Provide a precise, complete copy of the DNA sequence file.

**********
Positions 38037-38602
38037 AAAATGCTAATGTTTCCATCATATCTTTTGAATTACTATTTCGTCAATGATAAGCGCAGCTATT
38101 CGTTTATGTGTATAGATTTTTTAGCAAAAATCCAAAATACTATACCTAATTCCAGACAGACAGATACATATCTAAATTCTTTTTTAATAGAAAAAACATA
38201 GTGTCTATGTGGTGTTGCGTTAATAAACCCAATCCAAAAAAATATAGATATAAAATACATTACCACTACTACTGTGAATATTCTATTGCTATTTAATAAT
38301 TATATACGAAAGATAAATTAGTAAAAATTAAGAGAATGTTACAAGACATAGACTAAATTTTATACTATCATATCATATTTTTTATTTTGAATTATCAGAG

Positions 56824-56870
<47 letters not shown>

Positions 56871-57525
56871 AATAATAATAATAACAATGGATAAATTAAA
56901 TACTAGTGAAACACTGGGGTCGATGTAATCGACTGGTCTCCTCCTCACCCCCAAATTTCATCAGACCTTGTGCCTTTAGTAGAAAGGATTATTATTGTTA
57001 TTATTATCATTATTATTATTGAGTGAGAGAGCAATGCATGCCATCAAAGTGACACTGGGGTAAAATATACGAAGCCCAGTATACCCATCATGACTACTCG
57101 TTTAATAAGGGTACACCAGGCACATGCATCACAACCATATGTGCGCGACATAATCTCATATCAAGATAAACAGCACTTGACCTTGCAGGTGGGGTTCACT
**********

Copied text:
Positions 38037-38602
38037 AAAATGCTAATGTTTCCATCATATCTTTTGAATTACTATTTCGTCAATGATAAGCGCAGCTATT
38101 CGTTTATGTGTATAGATTTTTTAGCAAAAATCCAAAATACTATACCTAATTCCAGACAGACAGATACATATCTAAATTCTTTTTTAATAGAAAAAACATA
38201 GTGTCTATGTGGTGTTGCGTTAATAAACCCAATCCAAAAAAATATAGATATAAAATACATTACCACTACTACTGTGAATATTCTATTGCTATTTAATAAT
38301 TATATACGAAAGATAAATTAGTAAAAATTAAGAGAATGTTACAAGACATAGACTAAATTTTATACTATCATATCATATTTTTTATTTTGAATTATCAGAG

Positions 56824-56870
<47 letters not shown>

Positions 56871-57525
56871 AATAATAATAATAACAATGGATAAATTAAA
56901 TACTAGTGAAACACTGGGGTCGATGTAATCGACTGGTCTCCTCCTCACCCCCAAATTTCATCAGACCTTGTGCCTTTAGTAGAAAGGATTATTATTGTTA
57001 TTATTATCATTATTATTATTGAGTGAGAGAGCAATGCATGCCATCAAAGTGACACTGGGGTAAAATATACGAAGCCCAGTATACCCATCATGACTACTCG
57101 TTTAATAAGGGTACACCAGGCACATGCATCACAACCATATGTGCGCGACATAATCTCATATCAAGATAAACAGCACTTGACCTTGCAGGTGGGGTTCACT